You have decided you are going to lift your Jeep Cherokee (or you already have, and are looking for tires). You know which lift type you are going to go with, you know which brand, and you have a decent idea how many inches it’ll raise the Jeep. What you don’t know is what tires to run.
That’s where I come in.
This article is meant to be a general guide only. Most lift manufacturers include the recommended tire size for each kit or system, but depending on your plans, those recommendations can be modified. Read on to see why.
In general, a one or two-inch lift is nothing more than adding coil spacers (pucks) and extended shackles most times. Doing this will allow you to run larger tires, technically, but probably no bigger than 29s or 30s unless you trim fenders, as well.
One popular lift size for the Jeep Cherokee is 3.5″. It’s a great kit and it rides really nice and will allow for a 31-inch tire with no fender trimming. If you trim things a little bit, 32s or even 33s are possible, but realize you’ll have to cut the front and tuck the rear wheel wells.
The 4.5″ kits are by far the most popular lift size for the Jeep Cherokee. It’s a wonderful all-around size that will allow for 33″ tires comfortably. If you disconnect your sway bars and do any real wheeling, I still suggest trimming the fenders so the 33s don’t hit the body when the suspension flexes. Many who go with the 4.5″ kits and 33″ tires change their axle gearing to 4.56:1 to keep the power band and speedometer where they need to be.
5 inches or more
Some companies, such as Rubicon Express and Rough Country, offer 5″ and higher lift kits for the Jeep Cherokee. The Rubicon Express 5.5″ is really popular, as is the Rough Country 6″ kit. Once you are up in the six-inch or higher range, 35″ tires become a reality. Just remember that the stock axles may have a tough time with the big rubber and that the stock gearing will need to be changed. 4.56 gears are popular with 35″ tires, and you can even step up to 4.88s if you trail your Jeep Cherokee hard.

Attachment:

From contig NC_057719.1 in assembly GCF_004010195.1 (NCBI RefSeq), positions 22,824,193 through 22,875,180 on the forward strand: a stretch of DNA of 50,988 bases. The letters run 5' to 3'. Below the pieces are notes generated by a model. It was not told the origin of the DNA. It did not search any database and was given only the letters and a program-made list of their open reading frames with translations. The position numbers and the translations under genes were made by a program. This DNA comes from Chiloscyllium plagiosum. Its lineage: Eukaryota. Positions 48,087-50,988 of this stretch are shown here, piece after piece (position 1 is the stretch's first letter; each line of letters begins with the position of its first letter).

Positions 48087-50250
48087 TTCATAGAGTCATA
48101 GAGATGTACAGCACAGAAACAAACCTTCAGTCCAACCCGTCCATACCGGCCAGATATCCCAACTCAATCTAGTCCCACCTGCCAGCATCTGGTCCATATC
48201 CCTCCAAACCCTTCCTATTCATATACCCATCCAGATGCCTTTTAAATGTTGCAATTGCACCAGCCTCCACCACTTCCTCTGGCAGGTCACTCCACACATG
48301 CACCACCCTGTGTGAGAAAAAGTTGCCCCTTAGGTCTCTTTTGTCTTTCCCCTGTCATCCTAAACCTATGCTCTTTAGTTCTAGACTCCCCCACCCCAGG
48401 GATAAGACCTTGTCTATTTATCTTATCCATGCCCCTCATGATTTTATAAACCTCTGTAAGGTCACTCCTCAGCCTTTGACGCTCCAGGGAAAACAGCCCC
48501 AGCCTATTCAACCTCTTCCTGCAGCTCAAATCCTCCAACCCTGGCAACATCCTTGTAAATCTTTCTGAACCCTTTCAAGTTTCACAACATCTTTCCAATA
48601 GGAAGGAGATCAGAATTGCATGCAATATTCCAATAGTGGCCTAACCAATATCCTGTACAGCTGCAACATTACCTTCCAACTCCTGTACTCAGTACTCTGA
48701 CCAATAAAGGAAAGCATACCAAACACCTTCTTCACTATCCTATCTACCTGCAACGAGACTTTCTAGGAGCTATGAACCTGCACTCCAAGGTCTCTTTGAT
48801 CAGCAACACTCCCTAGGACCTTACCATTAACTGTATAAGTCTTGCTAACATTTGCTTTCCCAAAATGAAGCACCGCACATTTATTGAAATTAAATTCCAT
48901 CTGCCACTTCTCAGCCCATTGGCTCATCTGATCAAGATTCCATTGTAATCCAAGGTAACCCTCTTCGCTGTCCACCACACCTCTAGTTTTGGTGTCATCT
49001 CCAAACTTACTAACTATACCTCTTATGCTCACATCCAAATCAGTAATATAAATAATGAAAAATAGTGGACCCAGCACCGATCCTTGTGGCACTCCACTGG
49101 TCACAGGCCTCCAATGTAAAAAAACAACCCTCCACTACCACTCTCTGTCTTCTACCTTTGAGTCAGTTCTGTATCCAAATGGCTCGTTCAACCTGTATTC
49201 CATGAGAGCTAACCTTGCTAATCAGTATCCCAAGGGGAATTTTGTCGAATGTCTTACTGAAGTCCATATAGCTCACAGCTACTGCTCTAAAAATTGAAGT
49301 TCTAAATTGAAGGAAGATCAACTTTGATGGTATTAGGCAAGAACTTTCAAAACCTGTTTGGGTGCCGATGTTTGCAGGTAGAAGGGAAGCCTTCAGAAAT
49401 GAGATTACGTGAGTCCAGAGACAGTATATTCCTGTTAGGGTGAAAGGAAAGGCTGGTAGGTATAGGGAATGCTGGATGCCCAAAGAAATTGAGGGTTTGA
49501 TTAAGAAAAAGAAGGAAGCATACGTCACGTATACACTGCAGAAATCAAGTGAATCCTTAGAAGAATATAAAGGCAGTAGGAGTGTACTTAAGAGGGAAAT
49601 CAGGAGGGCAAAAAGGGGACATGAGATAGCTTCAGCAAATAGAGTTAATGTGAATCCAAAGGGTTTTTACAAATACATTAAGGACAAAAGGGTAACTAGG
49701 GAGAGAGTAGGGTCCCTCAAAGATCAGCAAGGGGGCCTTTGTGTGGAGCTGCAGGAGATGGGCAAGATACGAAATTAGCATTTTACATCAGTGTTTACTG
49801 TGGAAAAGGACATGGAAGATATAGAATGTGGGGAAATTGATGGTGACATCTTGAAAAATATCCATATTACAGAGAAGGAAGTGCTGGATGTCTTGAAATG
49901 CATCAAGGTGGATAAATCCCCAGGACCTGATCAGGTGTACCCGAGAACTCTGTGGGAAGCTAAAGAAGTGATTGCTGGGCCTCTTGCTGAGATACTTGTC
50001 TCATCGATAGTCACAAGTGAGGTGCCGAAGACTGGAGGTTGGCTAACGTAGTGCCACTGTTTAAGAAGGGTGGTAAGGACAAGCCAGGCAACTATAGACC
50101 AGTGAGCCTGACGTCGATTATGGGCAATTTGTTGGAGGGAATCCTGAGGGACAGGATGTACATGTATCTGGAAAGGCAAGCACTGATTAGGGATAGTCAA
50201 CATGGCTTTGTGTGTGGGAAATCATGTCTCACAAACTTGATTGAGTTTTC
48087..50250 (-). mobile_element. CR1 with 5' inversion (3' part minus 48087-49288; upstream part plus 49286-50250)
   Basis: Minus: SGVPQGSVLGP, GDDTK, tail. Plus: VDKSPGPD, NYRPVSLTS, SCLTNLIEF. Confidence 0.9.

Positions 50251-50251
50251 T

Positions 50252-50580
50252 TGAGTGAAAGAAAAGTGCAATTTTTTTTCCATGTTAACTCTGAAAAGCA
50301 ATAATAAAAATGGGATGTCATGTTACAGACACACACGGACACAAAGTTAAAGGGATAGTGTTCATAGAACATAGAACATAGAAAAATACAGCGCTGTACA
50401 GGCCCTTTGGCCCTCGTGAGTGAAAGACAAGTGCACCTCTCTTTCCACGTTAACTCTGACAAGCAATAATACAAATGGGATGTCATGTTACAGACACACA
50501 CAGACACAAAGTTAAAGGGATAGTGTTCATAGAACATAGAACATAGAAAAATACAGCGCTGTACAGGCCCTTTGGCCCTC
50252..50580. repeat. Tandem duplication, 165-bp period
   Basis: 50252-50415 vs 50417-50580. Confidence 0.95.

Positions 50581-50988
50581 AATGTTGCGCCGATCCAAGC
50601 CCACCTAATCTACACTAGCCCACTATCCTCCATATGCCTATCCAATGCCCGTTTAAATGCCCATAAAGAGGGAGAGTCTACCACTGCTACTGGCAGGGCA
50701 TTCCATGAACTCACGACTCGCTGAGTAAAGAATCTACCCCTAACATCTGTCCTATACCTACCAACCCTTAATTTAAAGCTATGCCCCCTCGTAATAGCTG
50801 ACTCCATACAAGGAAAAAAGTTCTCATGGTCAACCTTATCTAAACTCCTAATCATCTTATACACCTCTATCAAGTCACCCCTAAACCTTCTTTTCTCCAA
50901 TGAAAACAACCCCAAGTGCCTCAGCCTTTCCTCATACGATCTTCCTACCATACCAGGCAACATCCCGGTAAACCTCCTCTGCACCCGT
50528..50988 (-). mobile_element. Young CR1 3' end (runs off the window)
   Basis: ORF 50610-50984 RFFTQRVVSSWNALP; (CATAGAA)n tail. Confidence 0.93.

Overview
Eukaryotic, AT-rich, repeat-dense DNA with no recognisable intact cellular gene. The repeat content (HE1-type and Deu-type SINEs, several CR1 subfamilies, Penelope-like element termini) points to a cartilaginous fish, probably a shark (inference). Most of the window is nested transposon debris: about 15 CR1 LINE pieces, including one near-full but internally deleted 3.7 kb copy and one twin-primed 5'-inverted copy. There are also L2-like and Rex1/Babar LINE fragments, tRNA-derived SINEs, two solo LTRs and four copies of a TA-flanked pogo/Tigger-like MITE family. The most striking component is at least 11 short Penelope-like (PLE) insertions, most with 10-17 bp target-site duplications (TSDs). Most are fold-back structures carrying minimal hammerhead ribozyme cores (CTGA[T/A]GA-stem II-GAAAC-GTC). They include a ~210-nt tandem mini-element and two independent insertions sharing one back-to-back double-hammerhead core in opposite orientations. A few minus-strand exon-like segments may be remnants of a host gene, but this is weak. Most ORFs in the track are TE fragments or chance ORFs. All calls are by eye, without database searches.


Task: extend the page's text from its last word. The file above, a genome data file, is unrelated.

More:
One way to reach big height is to install a 4.5″ kit (for instance) and then install 2″ coil spacers in the front and extended shackles in the rear. This will lift your Jeep Cherokee approximately 6.5″ to 7″ higher than stock on paper. In the real world, it’ll probably be more like eight or nine inches higher depending on year and spring sag.
The author’s personal Jeep Cherokee sits on a 4.5″ Rusty’s kit in combination with the aforementioned 2″ coil pucks and extended shackles. It rides on 35″ tires and has 4.88 gears front and rear. The front Dana 30 is beefed up with chromoly axle shafts and a locker, and the rear Dana 44 has the same modifications.
Be advised: You can install a lift kit with a decent tool set and some know-how in the driveway but if you don’t know what you are doing, ask for help. Join NAXJA (North American Jeep Cherokee (XJ) Association at www.NAXJA.org) and post in the appropriate forums that you need assistance for the lift. Alternatively, you can pay a shop to install it but that is going to cost big bucks.
I hope this article helps a few of you get a better idea of what to expect as far as what tires you can run with what lift kits. Keep in mind that if you trim the fenders, you can always stuff bigger rubber onto the rims, and don’t be afraid to ask for help with that, either; there are a lot of guys who can trim fenders almost in their sleep.
Have fun and wheel safely!